NAND flash has become an increasingly important part of today’s technological society with USB flash drives, smartphones, digital cameras, tablet PCs and iPads becoming a more and more integrated part of society on which we rely on. As a result, revenues are rising rapidly. This will mark the second straight year during which the NAND flash market is expected to display, double digit growth at 13% moving revenue to $28 Billion in 2014.
The three largest markets for NAND Flash are smartphones, solid state drives (SSDs) and tablets in that order. Smartphones alone consume over a quarter of the world’s flash, an amazing ramp-up considering the first iPhone was released in 2007. SSDs are seeing significant consumer demand, but also in the large data server market as people migrate their information storage to the cloud and the cost of ownership of enterprise SSDs is dropping below their HDD equivalents.
The NAND Flash Roadmap Summary shows the expected rollout times for NAND flash process nodes of the largest manufacturers compared to the ITRS timeline.
The International Technology Roadmap for Semiconductors (ITRS) is a best opinion amongst representative experts on timelines for specific technologies; NAND Flash in this case. The ITRS roadmap predicts when the entire industry is expected to manufacture at a specific node, not the date for first release.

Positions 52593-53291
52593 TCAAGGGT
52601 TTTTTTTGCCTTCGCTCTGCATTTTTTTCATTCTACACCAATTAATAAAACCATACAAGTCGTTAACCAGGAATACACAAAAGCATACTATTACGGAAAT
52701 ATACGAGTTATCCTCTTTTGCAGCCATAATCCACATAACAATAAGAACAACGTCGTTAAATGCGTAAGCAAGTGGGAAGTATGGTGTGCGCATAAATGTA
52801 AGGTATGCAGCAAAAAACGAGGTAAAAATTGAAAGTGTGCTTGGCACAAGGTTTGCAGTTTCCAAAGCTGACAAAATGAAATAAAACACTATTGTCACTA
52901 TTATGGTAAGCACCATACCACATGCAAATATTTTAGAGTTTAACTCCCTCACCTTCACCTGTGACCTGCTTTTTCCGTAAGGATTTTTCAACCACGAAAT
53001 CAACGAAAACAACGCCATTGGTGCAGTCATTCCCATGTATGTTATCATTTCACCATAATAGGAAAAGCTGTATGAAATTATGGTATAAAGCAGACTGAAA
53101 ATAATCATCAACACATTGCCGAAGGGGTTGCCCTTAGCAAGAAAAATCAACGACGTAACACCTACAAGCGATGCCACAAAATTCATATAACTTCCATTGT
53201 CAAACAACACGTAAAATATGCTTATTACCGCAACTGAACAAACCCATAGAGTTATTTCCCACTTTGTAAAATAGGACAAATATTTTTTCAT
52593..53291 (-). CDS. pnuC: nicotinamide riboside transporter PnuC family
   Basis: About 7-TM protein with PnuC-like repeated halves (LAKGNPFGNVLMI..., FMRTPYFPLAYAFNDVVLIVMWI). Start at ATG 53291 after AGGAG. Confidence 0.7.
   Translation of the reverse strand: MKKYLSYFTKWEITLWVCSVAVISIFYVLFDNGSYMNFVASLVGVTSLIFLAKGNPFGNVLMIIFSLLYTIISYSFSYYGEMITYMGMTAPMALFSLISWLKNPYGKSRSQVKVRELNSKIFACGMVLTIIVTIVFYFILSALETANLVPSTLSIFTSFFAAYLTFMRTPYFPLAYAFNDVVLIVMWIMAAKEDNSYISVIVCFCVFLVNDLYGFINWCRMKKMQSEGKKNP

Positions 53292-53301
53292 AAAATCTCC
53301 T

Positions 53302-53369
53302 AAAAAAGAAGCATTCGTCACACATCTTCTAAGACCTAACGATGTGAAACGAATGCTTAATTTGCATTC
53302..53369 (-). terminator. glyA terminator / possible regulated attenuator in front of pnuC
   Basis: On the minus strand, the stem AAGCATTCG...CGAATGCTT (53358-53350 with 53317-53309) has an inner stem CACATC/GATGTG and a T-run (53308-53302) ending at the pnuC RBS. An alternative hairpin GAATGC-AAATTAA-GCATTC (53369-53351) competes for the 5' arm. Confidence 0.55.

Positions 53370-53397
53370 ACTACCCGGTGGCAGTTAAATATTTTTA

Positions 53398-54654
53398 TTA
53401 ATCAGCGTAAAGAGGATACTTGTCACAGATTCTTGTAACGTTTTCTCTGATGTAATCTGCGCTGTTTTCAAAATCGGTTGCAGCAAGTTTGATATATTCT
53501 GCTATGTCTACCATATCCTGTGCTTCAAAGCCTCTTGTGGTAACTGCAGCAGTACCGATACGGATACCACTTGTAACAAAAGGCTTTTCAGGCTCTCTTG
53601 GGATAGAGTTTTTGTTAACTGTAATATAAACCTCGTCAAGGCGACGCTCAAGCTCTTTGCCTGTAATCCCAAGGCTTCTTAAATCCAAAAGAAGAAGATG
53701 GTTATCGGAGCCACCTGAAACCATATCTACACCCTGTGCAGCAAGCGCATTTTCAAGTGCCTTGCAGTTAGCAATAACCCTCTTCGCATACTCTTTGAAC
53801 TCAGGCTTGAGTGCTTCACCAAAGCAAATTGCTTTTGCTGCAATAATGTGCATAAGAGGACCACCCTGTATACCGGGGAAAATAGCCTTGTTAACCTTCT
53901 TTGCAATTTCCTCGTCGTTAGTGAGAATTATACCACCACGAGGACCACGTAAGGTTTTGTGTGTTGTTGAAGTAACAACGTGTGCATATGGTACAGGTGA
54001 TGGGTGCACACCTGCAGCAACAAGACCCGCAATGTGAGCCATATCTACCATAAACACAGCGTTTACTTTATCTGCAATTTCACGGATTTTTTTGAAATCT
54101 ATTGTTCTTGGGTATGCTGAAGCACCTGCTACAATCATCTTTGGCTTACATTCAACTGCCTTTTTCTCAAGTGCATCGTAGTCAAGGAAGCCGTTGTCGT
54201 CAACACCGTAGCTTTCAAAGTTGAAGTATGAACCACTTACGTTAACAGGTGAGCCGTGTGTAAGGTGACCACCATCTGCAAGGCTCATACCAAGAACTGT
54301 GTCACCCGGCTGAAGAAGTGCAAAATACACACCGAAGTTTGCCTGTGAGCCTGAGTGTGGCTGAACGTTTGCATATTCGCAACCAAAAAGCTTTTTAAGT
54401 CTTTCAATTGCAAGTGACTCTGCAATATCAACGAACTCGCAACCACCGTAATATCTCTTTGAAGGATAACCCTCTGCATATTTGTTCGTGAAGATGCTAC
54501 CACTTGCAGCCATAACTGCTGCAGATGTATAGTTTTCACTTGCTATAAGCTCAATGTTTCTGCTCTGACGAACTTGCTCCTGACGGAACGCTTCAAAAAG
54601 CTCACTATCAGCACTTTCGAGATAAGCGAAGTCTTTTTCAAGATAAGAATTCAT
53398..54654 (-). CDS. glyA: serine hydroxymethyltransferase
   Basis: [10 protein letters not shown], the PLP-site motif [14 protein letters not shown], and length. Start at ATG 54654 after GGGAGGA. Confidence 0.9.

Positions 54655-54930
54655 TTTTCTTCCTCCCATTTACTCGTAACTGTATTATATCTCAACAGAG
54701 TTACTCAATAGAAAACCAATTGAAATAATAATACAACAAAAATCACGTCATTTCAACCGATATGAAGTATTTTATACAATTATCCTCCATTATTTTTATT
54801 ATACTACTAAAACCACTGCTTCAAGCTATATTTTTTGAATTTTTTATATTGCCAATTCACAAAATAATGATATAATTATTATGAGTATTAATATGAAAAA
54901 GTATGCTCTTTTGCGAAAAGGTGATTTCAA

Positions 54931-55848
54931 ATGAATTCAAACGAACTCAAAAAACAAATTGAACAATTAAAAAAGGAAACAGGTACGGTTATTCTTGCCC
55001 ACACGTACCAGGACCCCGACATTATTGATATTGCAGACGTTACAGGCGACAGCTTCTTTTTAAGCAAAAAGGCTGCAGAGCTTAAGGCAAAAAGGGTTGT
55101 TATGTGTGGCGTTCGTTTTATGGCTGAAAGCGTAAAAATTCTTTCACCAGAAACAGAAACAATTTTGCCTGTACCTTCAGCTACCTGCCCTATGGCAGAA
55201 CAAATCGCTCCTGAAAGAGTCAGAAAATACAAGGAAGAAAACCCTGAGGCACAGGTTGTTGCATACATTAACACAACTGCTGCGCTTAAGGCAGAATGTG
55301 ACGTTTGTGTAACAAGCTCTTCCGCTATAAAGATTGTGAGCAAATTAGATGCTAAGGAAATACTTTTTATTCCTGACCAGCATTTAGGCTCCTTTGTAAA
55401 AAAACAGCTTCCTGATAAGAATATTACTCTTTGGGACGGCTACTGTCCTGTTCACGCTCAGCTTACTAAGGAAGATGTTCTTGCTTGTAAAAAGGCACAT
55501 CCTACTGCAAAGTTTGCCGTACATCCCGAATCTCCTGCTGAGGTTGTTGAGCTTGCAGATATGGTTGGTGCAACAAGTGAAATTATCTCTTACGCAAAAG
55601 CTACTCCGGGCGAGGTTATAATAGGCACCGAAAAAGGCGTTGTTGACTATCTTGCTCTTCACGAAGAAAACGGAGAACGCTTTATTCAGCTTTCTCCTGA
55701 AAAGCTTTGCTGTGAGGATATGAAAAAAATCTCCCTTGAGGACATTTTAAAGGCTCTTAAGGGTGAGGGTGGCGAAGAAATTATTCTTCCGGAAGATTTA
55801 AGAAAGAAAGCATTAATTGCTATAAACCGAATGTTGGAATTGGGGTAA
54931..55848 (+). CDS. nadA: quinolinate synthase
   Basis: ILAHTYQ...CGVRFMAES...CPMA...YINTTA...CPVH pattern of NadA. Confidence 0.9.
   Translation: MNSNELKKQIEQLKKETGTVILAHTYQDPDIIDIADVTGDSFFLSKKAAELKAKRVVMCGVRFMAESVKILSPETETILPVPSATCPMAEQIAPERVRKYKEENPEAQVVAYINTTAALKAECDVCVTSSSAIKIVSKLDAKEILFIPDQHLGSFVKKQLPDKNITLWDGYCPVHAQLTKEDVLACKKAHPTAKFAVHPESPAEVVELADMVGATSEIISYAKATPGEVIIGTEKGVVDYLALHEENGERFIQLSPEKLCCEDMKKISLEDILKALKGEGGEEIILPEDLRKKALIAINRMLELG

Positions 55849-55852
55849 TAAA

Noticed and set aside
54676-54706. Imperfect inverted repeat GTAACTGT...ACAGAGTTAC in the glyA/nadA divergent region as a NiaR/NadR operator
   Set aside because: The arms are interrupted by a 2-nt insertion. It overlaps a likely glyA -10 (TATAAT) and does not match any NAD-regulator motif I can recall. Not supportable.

The increase in demand is expected to continue, and the four main manufacturers (Samsung, Toshiba/Sandisk, SK Hynix and Intel/Micron) are working hard to maintain margins by increasing the storage density. There are two main ways to do this; decrease the process linewidth, and store multiple bits on a single floating gate (a technique called Multi-Level Cell or MLC storage). Both of these approaches hit severe problems as the process node is reduced. At smaller linewidths, the leakage current between the floating gate and the control gate increases resulting in reduced reliability. MLC becomes very challenging at low voltage supplies and small linewidths as the charge stored on the gate becomes exceedingly small; tens of electrons resolve different bits on the cell. The control circuits and process stability required to achieve this are highly innovative.
To get to the next density level, manufacturers are planning to shift from “2D” designs to “3D”. Conventional 2D designs create the memory cells in a two dimensional array on a silicon substrate. 3D design move into the third dimension by stacking cells on top of each other enabling significant density increases. The NAND strings used in this approach are arranged to conduct charge either horizontally (parallel to the substrate) or vertically. Each approach offers advantages and it is not yet clear which approach will be adopted.
Expect to see 3D NAND flash in the market from late 2014 and beyond.